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From "Roy T. Fielding" <field...@ebuilt.com>
Subject Re: [PATCH] APR Socket IOL
Date Fri, 09 Nov 2001 19:39:29 GMT
> I have an socket-like API. I need to issue my_accept(), my_setsockopt(), my_recv(),
> my_send(), my_sendfile(), et. al. These calls are scattered all across httpd. Are you
> saying I need an accept() filter, a recv() filter, et. al?  Or that there needs to be
> set of generic filter APIs created specific to manipulating network options? And that
> filter should grok these APIs and pass them down all the way to the network layer?

The filter API is supposed to be an abstract IO layer that is implementation
independent.  That doesn't mean lowest-common-denominator -- it simply means
that all IO calls must go through the filter chain in order to be interpreted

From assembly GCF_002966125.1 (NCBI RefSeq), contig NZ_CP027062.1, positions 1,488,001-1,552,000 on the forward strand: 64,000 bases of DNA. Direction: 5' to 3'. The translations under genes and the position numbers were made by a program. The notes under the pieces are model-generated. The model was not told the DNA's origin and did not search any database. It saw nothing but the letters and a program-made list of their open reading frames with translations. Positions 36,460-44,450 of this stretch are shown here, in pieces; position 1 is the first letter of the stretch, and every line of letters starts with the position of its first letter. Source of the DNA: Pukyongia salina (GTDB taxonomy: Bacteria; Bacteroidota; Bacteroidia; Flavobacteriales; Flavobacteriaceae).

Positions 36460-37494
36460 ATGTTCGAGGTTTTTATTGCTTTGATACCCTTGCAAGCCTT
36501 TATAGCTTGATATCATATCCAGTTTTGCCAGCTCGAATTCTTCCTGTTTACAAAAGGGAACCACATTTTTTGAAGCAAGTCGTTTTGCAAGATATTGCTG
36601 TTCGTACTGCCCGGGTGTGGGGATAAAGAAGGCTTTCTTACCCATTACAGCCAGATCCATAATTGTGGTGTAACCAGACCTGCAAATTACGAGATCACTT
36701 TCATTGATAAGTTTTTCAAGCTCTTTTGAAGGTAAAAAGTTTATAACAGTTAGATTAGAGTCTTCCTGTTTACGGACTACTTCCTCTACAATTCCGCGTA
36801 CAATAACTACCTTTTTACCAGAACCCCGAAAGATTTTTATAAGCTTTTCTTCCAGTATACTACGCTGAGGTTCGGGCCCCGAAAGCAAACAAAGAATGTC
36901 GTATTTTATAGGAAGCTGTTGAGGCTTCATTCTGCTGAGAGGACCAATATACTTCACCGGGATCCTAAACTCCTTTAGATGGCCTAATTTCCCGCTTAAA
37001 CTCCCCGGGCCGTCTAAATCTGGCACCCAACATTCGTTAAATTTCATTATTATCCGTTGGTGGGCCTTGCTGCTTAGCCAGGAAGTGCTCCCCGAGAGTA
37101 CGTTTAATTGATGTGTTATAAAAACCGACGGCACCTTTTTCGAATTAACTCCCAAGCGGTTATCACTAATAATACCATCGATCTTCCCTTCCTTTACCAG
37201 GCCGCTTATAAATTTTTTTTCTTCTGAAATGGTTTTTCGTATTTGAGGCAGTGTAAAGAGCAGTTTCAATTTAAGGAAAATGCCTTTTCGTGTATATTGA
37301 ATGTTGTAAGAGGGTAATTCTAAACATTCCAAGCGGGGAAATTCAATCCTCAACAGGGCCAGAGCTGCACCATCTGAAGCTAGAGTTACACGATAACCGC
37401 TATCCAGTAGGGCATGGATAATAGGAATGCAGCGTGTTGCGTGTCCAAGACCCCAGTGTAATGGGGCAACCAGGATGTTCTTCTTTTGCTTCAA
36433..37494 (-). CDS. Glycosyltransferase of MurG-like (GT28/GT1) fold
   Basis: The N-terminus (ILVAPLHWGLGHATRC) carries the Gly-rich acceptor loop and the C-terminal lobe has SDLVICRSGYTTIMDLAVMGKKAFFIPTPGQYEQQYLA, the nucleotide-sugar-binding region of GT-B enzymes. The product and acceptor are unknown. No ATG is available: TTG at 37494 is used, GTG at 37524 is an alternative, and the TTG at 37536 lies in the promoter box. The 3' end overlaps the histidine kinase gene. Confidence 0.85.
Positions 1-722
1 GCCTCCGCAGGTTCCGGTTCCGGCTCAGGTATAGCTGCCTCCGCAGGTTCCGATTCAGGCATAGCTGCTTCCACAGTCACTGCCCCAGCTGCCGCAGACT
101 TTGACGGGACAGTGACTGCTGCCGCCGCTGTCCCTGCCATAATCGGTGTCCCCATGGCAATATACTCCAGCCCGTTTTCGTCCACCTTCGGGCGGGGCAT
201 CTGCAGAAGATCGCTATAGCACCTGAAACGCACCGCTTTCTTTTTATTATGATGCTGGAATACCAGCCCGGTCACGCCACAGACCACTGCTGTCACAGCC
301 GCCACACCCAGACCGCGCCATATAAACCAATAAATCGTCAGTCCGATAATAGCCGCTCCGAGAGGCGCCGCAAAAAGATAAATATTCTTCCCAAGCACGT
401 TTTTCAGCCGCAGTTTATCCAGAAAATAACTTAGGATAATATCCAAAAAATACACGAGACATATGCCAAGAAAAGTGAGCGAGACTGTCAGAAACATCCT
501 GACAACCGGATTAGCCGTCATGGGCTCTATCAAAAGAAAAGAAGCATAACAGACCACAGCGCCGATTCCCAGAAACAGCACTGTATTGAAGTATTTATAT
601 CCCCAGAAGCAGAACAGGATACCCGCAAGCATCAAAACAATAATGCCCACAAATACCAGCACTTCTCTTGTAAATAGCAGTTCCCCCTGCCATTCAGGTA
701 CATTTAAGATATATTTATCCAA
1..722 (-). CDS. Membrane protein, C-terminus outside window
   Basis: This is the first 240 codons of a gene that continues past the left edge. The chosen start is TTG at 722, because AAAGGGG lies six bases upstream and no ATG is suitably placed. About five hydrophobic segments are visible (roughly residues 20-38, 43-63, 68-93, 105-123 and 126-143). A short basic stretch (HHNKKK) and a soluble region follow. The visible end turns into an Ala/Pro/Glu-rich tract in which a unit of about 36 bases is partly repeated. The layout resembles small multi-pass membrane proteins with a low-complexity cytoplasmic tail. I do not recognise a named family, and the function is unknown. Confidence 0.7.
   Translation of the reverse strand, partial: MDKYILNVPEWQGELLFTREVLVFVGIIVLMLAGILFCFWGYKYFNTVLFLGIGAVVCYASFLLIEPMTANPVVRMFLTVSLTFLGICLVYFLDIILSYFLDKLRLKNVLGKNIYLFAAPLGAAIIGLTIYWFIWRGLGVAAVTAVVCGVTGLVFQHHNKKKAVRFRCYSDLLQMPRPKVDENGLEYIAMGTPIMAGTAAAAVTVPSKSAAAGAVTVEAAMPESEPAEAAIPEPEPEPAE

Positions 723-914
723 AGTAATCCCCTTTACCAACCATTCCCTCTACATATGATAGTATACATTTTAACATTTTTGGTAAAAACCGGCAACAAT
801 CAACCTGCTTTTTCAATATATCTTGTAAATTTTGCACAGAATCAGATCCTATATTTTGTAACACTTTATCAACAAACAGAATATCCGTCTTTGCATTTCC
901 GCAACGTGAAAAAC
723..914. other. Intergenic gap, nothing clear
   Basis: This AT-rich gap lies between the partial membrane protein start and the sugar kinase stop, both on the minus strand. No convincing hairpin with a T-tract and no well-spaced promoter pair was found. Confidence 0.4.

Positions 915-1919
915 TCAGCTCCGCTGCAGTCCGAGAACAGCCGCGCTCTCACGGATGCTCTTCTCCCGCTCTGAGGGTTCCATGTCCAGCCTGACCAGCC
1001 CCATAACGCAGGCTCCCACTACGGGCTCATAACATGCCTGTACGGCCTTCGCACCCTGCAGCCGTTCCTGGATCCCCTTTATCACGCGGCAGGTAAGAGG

properly.  Any code that sets IO options without going through that chain
is a bug, because the users of filters do not know what exists underneath
the filter, and filters themselves do not know what is underneath the next
filter down the chain, so attempting to set socket options based on the
theory that the bottom of the chain is a socket will be an abstraction
violation that will eventually bite someone in the ass.

In other words, if the socket calls are spread all over the code, the
solution is to find a way to direct those calls through the filter stack
so that they can be interpreted by the socket-interface filter, since then
you can simply replace the socket-interface filter at run-time with one that
uses your special library calls, and the result is no extra overhead for
anybody and a cleaner separation between Apache code and third-party code.

I don't know if it is possible to do that with the current API, but I
do know that the whole idea of filters doesn't work if any abstraction
violations are allowed [which is already a problem because metadata is
not being passed through the chain].


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